Atimevu on June 21


Join us on Saturday, June 21, at noon in the Grace Episcopal Church courtyard on West Washington Avenue!

Atimevu Drum and Dance performs traditional Ghanaian folk music and incorporates authentic dances from all tribes in Ghana. The goal of the Madison-based group is to bring traditions and cultures of Ghana to the doorsteps of Americans and the entire world. The group takes its name from the Atimevu drum of the Ewe people of Ghana. The word ‘atimevu’ means drum made from a tree.

Atimevu will perform outside in the church’s courtyard as part of Make Music Madison, a city-wide celebration of music during the summer solstice.

Make Music Madison

In June, Grace Presents will take part in the annual, day-long, citywide, free, outdoor music festival that is Make Music Madison. It happens on June 21, the summer solstice. Our concert will begin at noon.

As part of Make Music Madison, Grace Presents will take place outside, in the Grace Episcopal Church courtyard on West Washington Ave.

Atimevu Drum and Dance will perform traditional Ghanaian folk music and authentic dances from all tribes in Ghana. Read more on our Upcoming Concerts page

May 17: Johannes Wallmann Jazz Quartet

Johannes Wallmann
Johannes Wallmann

Born in Germany, Wallmann was raised on Canada’s Vancouver Island, where he studied classical piano and guitar. Over twelve years in New York City, followed by five years in the San Francisco Bay Area, Wallmann established himself as a prolific performer in styles as diverse as mainstream jazz and electric fusion, American spirituals, Cantonese pop music, and 20th century classical music.In the fall of 2012, Dr. Wallmann moved to Madison, Wisconsin to become Director of Jazz Studies at UW Madison’s School of Music, where he is the inaugural holder of the John and Carolyn Peterson Chair in Jazz Studies.

Join us, Saturday May 17 at noon for the Johannes Wallmann Jazz Quartet! Like all Grace Presents concerts, the event is free and open to the public. We welcome you to bring a lunch to enjoy during the concert.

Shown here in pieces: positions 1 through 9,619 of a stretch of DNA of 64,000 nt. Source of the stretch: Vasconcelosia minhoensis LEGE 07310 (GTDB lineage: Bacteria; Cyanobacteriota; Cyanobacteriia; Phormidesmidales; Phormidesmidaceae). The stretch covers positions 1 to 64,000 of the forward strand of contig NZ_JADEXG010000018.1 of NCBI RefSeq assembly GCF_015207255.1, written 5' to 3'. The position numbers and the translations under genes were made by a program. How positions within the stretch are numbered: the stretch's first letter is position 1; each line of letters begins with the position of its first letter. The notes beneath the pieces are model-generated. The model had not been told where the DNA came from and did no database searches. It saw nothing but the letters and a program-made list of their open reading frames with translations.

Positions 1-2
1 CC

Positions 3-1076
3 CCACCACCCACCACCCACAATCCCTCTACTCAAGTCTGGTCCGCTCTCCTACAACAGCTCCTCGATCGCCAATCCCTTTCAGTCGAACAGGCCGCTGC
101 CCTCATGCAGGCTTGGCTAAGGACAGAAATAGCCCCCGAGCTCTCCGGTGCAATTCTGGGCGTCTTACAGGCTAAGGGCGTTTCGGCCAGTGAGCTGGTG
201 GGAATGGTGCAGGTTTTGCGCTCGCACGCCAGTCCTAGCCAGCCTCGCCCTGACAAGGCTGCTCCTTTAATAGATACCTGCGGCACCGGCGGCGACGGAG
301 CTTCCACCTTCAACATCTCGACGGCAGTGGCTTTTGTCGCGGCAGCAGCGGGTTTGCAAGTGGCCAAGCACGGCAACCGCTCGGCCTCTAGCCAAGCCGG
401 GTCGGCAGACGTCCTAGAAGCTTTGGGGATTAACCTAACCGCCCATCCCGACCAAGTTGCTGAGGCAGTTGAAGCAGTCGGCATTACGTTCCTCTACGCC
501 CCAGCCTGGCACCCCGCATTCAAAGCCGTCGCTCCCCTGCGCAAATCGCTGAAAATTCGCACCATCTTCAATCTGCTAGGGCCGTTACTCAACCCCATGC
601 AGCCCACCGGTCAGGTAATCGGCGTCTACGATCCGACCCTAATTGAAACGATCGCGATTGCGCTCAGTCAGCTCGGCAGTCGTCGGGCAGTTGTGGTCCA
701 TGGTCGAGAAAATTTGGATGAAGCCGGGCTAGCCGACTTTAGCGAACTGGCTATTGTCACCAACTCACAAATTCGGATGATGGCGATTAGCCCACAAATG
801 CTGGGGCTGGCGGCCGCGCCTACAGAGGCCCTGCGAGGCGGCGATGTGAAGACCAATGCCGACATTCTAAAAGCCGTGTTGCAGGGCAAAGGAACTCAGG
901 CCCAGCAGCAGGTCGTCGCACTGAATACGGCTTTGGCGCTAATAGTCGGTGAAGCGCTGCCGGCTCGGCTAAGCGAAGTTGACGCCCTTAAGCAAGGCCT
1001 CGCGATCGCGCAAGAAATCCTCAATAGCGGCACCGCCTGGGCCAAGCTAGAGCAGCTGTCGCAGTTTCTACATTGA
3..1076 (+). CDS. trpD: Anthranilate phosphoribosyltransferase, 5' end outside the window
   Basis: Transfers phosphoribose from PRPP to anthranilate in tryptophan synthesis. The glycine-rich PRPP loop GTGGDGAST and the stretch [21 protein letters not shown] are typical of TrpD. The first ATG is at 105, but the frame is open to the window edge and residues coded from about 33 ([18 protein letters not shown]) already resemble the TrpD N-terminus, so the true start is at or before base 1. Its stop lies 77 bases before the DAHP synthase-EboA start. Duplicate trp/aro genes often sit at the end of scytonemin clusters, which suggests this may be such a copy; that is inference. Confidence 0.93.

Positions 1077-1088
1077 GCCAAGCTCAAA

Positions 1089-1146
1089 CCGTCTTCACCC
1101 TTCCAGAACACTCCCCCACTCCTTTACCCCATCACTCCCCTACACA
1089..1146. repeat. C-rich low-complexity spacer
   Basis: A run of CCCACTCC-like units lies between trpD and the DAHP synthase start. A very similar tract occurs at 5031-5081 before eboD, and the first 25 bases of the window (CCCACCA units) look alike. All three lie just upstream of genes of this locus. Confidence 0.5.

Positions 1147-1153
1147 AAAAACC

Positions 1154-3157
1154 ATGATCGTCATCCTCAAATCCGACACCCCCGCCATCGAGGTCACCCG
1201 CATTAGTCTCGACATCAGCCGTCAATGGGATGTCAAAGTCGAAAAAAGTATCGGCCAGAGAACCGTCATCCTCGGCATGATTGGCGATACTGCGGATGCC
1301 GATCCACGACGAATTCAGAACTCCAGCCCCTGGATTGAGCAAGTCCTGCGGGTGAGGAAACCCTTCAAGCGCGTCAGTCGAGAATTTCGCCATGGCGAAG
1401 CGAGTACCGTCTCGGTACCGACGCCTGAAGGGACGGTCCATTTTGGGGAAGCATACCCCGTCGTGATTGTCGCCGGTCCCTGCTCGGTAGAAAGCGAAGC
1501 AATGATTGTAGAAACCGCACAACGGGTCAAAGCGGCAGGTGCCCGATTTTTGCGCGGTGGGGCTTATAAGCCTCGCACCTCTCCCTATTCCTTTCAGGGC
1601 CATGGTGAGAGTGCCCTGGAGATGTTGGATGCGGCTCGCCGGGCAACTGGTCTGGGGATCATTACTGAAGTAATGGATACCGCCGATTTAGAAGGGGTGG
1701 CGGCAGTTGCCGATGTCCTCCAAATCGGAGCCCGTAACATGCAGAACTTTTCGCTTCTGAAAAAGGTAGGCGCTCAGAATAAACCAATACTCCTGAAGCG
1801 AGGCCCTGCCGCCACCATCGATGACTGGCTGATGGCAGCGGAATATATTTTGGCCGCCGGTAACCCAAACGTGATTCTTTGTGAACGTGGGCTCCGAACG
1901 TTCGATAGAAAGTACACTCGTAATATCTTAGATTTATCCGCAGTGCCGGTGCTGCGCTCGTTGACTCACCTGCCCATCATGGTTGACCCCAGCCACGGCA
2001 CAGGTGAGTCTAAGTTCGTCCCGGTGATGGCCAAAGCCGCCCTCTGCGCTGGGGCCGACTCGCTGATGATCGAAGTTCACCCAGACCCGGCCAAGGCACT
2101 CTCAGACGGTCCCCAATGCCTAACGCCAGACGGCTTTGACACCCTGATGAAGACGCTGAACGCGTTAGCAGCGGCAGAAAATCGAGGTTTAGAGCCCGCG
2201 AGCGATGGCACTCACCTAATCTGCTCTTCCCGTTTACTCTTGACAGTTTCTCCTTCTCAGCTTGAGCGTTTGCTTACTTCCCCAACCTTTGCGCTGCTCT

Premiers of works by Stephen Dembski and Marc Vallon at Grace Presents on April 26

Millie Chang
Millie Chang

Millie Chang’s April 26 chamber recital for Grace Presents will feature premiers of works by UW-Madison School of Music Faculty Marc Vallon and Stephen Dembski.

Marc Vallon is associate professor of bassoon at the SoM where he also performs with the Wingra Woodwind Quintet. Two of his compositions, Cantus for solo bassoon and Ricercare for solo cello, have been favorably received by Parisian audiences.

Stephen Dembski is professor of composition at the SoM. His music — which includes instrumental, vocal, and electro-acoustic works as well as pieces for improvising musicians and for interactive installations of sound and light — has been broadly recognized by awards and performances in both the United States and in Europe.

Join us at noon on Saturday April 26 in the Grace Episcopal Church to hear these brand new works!

April 26: Early and contemporary music for baroque flute

Join Grace Presents at Noon on Saturday, April 26 for a concert featuring works baroque flute

Judith Leyster's Young Flute Player
Judith Leyster’s Young Flute Playe


Millie Chang brings together an ensemble of some of Madison’s most talented classical instrumentalists for a unique recital for baroque flute featuring compositions from three centuries. Repertory for this concert ranges from François Couperin’s 1722 Concert Royaux No.2 in D major to two brand new compositions by UW School of Music faculty Stephen Dembski and Marc Vallon. Full program below.